Are they silver-tops as in without lacquer covering? If so, they're really more fragile, especially to "bending", but they should still last real long if well treated.

    Also, CDExtreme and Nero should coexist finely, with no conflicts, I believe.
     
    Last edited: Mar 23, 2002
  11. A_Klingon

    A_Klingon Moderator Staff Member

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    Oh yes, Nero & CDExtreme coexist on my system without conflicts. And Adaptec's Direct CD as well. That's not the problem -Nero Burning Rom is the problem.

    If you ever find yourself in the unfortunate position of owning a vcd that makes the letters 'PBC' show up on your standalone dvd player, you'll know whay I mean, faller_br.

    Symptoms of PBC:

    Usually can't play the disc.
    When I can, I cannot fast scan in forward or reverse.
    Timing info doesn't show up. (MM-SS), Just those nasty letters, 'PBC'.
    If multiple files burned on vcd, cannot advance to next one, or return to previous one using the hand-held remote.
    (Etc. etc. etc.)

    CD-Extreme neatly sidesteps all these problems. I have taken Nero off.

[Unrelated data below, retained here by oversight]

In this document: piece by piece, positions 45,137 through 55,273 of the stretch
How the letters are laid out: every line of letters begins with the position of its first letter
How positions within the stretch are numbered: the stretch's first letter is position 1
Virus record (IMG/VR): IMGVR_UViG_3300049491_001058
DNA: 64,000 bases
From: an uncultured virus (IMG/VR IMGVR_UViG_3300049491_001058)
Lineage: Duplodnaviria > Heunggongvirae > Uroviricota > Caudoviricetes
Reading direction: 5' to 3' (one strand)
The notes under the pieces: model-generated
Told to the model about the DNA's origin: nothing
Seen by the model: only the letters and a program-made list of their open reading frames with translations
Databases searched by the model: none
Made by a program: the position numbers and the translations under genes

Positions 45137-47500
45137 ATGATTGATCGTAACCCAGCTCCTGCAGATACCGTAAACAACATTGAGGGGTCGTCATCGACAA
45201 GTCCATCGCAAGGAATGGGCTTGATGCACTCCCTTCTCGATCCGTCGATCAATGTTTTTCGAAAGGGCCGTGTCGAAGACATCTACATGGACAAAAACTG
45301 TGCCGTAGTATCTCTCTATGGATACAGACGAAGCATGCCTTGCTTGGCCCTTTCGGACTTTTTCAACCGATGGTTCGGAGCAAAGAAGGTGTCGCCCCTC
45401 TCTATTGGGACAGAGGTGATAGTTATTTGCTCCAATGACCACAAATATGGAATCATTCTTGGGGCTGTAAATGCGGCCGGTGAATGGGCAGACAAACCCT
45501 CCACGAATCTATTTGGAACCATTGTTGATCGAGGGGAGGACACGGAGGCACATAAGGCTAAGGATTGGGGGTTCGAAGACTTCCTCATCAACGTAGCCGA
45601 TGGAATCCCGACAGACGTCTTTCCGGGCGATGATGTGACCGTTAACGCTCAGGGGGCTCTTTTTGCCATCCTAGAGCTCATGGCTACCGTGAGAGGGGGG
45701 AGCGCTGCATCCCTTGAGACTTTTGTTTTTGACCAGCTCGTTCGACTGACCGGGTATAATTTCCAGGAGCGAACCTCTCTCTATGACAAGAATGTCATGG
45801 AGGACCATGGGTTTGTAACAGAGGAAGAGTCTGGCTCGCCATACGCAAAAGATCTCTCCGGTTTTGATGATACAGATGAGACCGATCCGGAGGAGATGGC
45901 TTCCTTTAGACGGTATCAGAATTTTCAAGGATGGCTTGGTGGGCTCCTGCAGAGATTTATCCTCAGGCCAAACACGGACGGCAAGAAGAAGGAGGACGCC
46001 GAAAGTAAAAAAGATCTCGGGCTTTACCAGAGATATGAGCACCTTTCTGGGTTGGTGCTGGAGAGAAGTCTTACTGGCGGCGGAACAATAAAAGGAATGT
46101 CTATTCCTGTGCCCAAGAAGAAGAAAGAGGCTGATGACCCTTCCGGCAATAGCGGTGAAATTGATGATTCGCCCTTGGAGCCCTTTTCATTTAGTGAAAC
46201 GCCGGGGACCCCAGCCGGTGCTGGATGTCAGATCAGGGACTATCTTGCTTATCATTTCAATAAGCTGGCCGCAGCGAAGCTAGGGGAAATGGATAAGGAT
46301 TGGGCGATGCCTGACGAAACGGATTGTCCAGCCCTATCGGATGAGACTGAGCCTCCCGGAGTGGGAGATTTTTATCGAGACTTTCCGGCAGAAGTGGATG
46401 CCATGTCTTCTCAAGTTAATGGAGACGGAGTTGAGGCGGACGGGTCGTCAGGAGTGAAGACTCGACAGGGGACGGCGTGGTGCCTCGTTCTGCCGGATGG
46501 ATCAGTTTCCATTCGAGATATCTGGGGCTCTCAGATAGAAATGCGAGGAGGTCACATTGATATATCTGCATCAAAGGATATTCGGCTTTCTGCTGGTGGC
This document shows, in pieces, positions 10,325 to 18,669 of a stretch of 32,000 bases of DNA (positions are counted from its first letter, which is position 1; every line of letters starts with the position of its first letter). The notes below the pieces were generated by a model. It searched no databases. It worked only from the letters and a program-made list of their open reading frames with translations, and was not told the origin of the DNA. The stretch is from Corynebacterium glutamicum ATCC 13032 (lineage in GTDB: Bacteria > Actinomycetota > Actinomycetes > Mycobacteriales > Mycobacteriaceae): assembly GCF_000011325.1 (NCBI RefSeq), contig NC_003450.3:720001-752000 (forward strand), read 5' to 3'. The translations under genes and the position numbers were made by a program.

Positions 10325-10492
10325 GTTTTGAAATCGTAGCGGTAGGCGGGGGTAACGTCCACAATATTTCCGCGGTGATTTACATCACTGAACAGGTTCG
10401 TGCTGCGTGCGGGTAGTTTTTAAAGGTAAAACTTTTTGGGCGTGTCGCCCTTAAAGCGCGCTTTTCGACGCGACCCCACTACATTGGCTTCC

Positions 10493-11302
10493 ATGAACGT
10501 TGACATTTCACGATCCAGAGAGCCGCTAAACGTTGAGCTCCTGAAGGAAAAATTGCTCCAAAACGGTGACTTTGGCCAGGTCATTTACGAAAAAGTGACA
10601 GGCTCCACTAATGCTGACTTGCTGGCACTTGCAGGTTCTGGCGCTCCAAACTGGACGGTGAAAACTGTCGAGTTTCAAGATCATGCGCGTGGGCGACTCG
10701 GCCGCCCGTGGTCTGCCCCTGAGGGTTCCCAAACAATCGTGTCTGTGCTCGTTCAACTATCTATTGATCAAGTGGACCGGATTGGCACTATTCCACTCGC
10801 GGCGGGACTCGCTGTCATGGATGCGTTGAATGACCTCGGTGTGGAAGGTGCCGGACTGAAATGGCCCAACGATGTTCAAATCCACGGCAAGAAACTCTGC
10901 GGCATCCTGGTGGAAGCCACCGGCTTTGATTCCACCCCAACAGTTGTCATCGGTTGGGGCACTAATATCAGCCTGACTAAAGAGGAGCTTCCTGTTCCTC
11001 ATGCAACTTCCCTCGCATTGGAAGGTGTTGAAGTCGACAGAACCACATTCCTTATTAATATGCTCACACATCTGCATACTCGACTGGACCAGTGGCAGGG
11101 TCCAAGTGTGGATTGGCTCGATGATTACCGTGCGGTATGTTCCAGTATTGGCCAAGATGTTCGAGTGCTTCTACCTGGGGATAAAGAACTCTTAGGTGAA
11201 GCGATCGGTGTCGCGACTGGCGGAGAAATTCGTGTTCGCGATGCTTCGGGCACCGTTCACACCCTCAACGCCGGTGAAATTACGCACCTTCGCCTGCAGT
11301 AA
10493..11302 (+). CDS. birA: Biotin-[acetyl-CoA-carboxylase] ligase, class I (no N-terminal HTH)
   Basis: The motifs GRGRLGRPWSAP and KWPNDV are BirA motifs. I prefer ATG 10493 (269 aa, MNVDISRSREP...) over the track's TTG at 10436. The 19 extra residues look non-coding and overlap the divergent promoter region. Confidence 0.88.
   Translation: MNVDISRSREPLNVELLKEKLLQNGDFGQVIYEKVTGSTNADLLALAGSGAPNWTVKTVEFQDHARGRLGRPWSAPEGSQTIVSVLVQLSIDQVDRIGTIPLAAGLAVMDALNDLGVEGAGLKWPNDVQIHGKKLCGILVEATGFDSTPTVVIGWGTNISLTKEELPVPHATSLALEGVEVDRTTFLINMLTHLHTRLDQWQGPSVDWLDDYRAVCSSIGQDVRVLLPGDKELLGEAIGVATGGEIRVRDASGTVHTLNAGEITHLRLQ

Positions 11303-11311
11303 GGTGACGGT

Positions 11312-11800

Oh yes, when creating data discs, I always use the max speed I have (only 8x), whether with Sony or Direct CD.

    Yes, unmarked discs - silver - no laquer - no protective buff coating - I store them in soft sleeves (60 to a storage box made by Laser Line.)

    And yes, I too firmly believe that (perhaps) the single most limiting factor in vcd playback on dvd standalones, is how well the player can handle cd-r media in general.

    -- K.A. --
     
  12. fallen_br

    fallen_br Member

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    Your problems with PBC should be only partial support of your standalone to the VCD 2.0 standard, of which PBC is part of. I never had those problems with PBC in my standalone, it works just as fine. So, unless there is a way to make Nero write VCD 1.1 discs, you really should stick with CDExtreme.